Naqvi’s debut work on Pakistani migrants in the United States came about while other writers were seeking to understand Karachi’s contemporary realities. It is difficult to say if the book set him apart from the crowd or if it placed him just outside the realm of relevance. To be fair, Karachi played a limited but pivotal role even in Home Boy. But there was more to be done, especially now that Naqvi was based in the city. Looking back, it seems his interests already lay in a particular direction.
In a 2009 article for Forbes magazine, he recounted how he took his friends visiting from New York during one winter for a tour of Karachi. (A remarkably similar tour has made its way into The Selected Works of Abdullah the Cossack, starting with Jinnah’s mausoleum and concluding at a Hindu temple. Much of the book is, in fact, a city tour of sorts.) “The wonderfully complicated traditions that inform the cultural life of Karachi […] resist the retrograde orthodoxy emanating from the wars on the northern border,” he concluded in the Forbes piece.
This was the earliest indication of what the subject matter for his second book would be: a collection of essays on Karachi that would reach into the past to breathe new life into the present. He later referred to it on his website as “an initiative to revive a swath of downtown”.
The announcement that his next book would be on Karachi was received well. With the success of Home Boy, Naqvi had established his presence on the city’s literary circuit. He was a regular fixture at the annual Karachi Literature Festival (KLF) where he would draw crowds. In the evenings, he was regularly found writing (in his trademark attire: a fedora hat and unbuttoned shirt) at the Roadside Café — an establishment behind Boat Basin, Clifton, known for its uniquely authentic Karachi ‘burger’ vibe. (The café even put up a framed poster of Home Boy in homage to him at the table where he would often sit, and painted a huge mural of the novel’s cover image along the length of one of its walls. Fittingly, the café gets first mention on the acknowledgements page of Naqvi’s second novel.) Knowingly or unknowingly, he was developing an authorial legacy that was rooted in Karachi.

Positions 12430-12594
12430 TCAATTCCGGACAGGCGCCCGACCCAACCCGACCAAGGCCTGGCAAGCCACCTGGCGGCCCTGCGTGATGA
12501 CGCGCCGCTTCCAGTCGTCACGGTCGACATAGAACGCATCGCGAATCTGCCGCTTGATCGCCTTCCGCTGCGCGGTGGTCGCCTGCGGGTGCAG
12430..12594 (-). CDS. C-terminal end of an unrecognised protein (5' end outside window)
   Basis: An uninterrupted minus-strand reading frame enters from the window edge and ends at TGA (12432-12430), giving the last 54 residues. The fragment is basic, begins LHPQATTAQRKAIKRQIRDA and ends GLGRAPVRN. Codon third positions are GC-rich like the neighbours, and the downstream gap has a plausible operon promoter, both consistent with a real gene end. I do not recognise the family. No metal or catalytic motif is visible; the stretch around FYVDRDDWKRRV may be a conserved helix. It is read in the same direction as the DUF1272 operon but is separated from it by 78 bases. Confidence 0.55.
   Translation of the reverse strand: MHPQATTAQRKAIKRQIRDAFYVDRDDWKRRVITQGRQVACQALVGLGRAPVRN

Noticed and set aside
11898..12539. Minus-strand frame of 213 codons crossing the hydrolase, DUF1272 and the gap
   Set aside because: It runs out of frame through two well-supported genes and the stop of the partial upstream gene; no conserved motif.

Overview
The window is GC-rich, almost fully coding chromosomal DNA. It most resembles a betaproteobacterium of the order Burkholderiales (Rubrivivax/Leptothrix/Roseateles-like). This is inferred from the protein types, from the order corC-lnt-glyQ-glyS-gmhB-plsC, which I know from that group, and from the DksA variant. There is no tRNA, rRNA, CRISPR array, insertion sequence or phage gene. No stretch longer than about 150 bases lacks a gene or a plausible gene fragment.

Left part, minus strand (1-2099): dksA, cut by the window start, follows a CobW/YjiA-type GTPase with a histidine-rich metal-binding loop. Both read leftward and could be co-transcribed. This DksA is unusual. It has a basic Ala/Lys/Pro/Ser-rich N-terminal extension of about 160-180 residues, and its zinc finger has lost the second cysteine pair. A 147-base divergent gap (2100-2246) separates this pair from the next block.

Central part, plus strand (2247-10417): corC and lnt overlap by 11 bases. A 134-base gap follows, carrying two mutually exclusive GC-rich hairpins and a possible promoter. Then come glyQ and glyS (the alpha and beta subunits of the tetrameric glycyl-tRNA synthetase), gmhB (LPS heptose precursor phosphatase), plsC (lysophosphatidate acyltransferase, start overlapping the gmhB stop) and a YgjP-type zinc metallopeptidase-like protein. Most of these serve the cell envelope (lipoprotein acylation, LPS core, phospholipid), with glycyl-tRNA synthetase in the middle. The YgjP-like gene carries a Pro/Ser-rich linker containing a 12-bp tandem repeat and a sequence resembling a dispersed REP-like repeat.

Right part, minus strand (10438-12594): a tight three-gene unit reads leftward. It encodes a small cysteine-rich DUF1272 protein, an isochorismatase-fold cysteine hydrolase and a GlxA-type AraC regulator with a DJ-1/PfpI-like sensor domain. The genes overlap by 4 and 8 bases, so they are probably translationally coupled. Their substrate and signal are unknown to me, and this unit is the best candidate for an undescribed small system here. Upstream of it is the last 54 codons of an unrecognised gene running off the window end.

Times have changed, and so has Karachi, yet again. If Home Boy was a 9/11 novel, The Selected Works of Abdullah the Cossack has landed straight into an era characterised by the promised prosperity of the China-Pakistan Economic Corridor. Already, the Karachi described in the book seems a thing of the past. There are no major turf wars going on in Lyari. The shops do not shut down at the drop of a hat anymore. In an age in which being topical is everything, will this novel still be able to resonate with readers?
Perhaps not, but then this work is not a typical candidate for mainstream consumption anyway. The prose and its arrangement are complex. There are over 180 footnotes. The narrative is bursting with details about the Karachi of yore – and ensconced within that picture are many ideas on religion, race, politics, food and much else – that would be discomfiting to the average reader.
Naqvi’s masterstroke is to create a narrator whom one cannot help but care about. Abdullah K’s sincerity, wit and large-heartedness will outlast all changes in sociopolitical context. He may have opinions that could spark public ire but then he also has a number of characteristics that protect him from it. He is old, rich and a loser. He carries a parasol when out in the sun. He loves children. He avoids conflict and business decisions. In other words, he is not a threat to anybody, including the reader. Ironically, that may turn out to be how Abdullah the Cossack disarms, and ultimately conquers, the Babus and Nargises of the reading world.
The writer is a former editor of Papercuts magazine and a co-founder of Desi Writers' Lounge.
This article was originally published in the Herald's April 2019 issue. To read more subscribe to the Herald in print.